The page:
The U.S. Economic Relationship With India and PakistanJosette Sheeran Shiner, Under Secretary for Economic, Business, and Agricultural Affairs
Address to the Heritage Foundation
February 24, 2006
As Prepared for Delivery
In a few days, President Bush will make an historic visit to both India and Pakistan. On Wednesday, the President spoke about his trip at the Asia Society stating up front: "The United States has not always enjoyed close relations with Pakistan and India." This is true.
What the President then outlined, and what I would like to discuss with you today, is the deep positive transformation that has been happening – and is continuing – in our relations with both nations. While this deepening is reflective in some ways of historic trends and shifts, it has been cultivated and nurtured through leadership – both between our nations and by leaders within their nations – and by the hard work of many who recognize the shared and vital interests we have in each other. These shifts in U.S. relations with India and Pakistan are both prime examples of transformational diplomacy.
From many decades of Cold War tensions, competing strategic alignments and antithetical views on a host of security, political and economic matters we are building bridges in our relationships across shared interests and shared values. Today our relationships with both India and Pakistan are broad and deep, now covering constructive engagement on dozens of global, regional and bilateral issues.
The President’s trip will highlight how far these relationships have come over the past few years. Nowhere is this more evident than on the economic side.
These visits, and the initiatives we have launched, showcase the fact that the U.S.-India bilateral relationship has emerged from a long period of "unproductive estrangement."
Today a strong, democratic India is an important and natural partner for the United States. We expect India to play an increasingly important leadership role in 21st Century Asia, working with us to promote democracy, economic growth, stability and peace in that vital region.
The relationship is deepening along five major pillars including:
These initiatives showcase our common values and our shared commitment to preserve and promote open societies. We are interested in developing a strategic partnership that advances shared interests and enhances global security; and we look to strengthen cooperation in all areas important to the well being of both nations.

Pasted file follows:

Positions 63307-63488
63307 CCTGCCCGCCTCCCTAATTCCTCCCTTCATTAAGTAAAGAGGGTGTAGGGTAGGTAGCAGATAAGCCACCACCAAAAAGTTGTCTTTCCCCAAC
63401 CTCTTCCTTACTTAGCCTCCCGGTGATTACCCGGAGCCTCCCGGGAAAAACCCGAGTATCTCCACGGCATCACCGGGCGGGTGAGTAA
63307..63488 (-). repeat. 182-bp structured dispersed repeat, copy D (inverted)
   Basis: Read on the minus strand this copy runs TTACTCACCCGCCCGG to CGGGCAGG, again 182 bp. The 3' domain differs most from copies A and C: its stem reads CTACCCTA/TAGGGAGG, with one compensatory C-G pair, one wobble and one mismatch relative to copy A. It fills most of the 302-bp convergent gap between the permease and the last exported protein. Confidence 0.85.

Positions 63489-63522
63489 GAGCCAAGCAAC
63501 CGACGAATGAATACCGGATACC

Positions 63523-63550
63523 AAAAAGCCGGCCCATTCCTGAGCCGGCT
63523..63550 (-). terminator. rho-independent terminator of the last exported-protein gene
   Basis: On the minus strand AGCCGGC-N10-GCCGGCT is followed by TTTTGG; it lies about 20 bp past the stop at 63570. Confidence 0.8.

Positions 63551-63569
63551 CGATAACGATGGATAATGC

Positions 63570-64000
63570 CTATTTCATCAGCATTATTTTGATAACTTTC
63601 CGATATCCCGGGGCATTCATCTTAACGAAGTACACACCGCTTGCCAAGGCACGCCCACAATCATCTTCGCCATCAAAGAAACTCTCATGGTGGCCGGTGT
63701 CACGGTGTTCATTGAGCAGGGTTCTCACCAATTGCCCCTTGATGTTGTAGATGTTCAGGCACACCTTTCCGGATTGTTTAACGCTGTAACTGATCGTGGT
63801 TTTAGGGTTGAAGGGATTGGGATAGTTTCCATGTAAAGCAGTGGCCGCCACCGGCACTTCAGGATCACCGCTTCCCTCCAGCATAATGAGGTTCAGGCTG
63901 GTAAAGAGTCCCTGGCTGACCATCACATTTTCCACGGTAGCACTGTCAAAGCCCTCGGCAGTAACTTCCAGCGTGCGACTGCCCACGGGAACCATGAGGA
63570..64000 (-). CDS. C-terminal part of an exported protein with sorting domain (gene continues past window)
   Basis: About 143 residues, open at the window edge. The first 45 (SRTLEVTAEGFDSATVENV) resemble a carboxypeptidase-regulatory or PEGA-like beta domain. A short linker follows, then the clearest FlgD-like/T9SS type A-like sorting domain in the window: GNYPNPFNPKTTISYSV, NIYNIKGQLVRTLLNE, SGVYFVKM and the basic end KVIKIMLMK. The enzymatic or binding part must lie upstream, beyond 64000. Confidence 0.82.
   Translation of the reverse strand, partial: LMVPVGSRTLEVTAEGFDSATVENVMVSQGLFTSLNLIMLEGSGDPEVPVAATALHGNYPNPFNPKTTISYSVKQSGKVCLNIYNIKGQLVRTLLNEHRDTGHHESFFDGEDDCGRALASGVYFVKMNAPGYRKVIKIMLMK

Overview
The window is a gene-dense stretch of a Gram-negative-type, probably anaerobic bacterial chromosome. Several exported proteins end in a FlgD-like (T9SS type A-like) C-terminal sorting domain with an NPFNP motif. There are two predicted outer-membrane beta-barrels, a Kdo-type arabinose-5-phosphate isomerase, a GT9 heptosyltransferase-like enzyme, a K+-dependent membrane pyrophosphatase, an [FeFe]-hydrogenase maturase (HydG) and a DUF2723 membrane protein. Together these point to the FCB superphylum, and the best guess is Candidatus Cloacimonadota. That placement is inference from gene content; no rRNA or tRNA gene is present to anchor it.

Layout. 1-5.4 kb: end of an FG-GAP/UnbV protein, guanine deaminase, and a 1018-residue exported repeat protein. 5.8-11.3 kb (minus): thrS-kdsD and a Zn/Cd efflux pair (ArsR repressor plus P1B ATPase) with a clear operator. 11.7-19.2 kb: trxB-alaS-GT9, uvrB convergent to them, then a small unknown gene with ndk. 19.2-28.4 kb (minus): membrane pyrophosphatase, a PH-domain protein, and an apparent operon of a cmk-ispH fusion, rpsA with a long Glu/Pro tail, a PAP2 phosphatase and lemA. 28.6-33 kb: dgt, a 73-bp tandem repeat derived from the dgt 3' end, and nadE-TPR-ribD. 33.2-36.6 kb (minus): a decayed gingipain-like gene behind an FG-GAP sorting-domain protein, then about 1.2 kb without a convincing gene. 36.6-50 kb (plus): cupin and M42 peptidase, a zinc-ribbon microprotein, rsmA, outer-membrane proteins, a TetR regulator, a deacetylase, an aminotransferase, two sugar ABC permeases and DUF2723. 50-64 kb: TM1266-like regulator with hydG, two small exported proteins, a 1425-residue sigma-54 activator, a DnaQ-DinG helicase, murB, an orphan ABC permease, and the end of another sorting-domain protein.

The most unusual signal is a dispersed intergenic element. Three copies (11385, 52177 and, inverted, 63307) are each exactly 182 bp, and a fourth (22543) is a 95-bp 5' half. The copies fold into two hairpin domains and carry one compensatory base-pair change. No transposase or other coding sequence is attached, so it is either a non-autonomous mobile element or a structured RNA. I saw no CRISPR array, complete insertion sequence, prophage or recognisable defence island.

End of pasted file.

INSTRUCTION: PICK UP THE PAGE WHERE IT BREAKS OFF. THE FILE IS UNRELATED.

In particular, our economic relationship with India is transforming across the board: in trade, energy, agricultural cooperation, scientific research and in other areas.
We have launched strategic dialogues or concluded agreements on:
In addition, we have developed a robust economic dialogue and a high level CEO Forum led by Indian and American business leaders to advise our governments on how to improve the trade and investment climates.
But after decades of often contentious positions on global trade and investment across a range of issues, why the improvement now?
At the recent World Economic Forum in Davos that featured India I was struck by the slogan put forth by my Indian colleagues there – signs everywhere touted India as "the world’s largest and fastest growing market democracy."
The potential for India’s newly confident embrace of trade and market economics was laid decades ago when Prime Minister Nehru told his nation shortly after independence that its future lie in building scientific knowledge. India then launched some of the world’s premier centers of scientific and technological learning. But for too many years, the most innovative citizens of India found greater opportunity to successfully deploy those skills beyond their own borders – and the contribution of the Indian diaspora to America’s technology revolution centered in Silicon Valley and elsewhere has been profound.
The most recent seeds for India’s growing economic success were sown 15 years ago, when India’s leaders – including current PM Manmohan Singh decided to initiate serious economic reforms.
While much work remains to be done, this increased opportunity created by regulatory reform, improvements in business requirements, tariff reductions, improved intellectual property protections, and greater liberalization of investment regimes has begun developing enough critical mass to begin making a difference. These growing changes have been coupled with new opportunities created by broad-band technologies which allow businesses to overcome structural impediments such as inadequate roads, and energy or global transportation links. All of these are helping foster a significant transformation in U.S.-India economic relations. In addition, private sector Americans and Indians have worked hard to build understanding and to bring best practices across our borders.